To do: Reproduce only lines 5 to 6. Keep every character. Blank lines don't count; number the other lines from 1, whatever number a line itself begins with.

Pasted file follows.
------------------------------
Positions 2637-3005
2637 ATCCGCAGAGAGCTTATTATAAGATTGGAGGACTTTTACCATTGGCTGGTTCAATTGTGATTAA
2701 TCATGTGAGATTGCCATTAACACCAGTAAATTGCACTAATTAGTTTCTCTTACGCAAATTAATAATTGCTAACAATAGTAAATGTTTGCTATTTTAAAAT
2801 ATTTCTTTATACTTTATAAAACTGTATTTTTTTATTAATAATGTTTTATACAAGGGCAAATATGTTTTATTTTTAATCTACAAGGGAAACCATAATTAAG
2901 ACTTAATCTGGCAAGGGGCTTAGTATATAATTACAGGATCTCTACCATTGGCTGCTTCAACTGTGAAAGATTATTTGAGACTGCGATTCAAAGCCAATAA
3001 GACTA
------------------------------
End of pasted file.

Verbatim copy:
2901 ACTTAATCTGGCAAGGGGCTTAGTATATAATTACAGGATCTCTACCATTGGCTGCTTCAACTGTGAAAGATTATTTGAGACTGCGATTCAAAGCCAATAA
3001 GACTA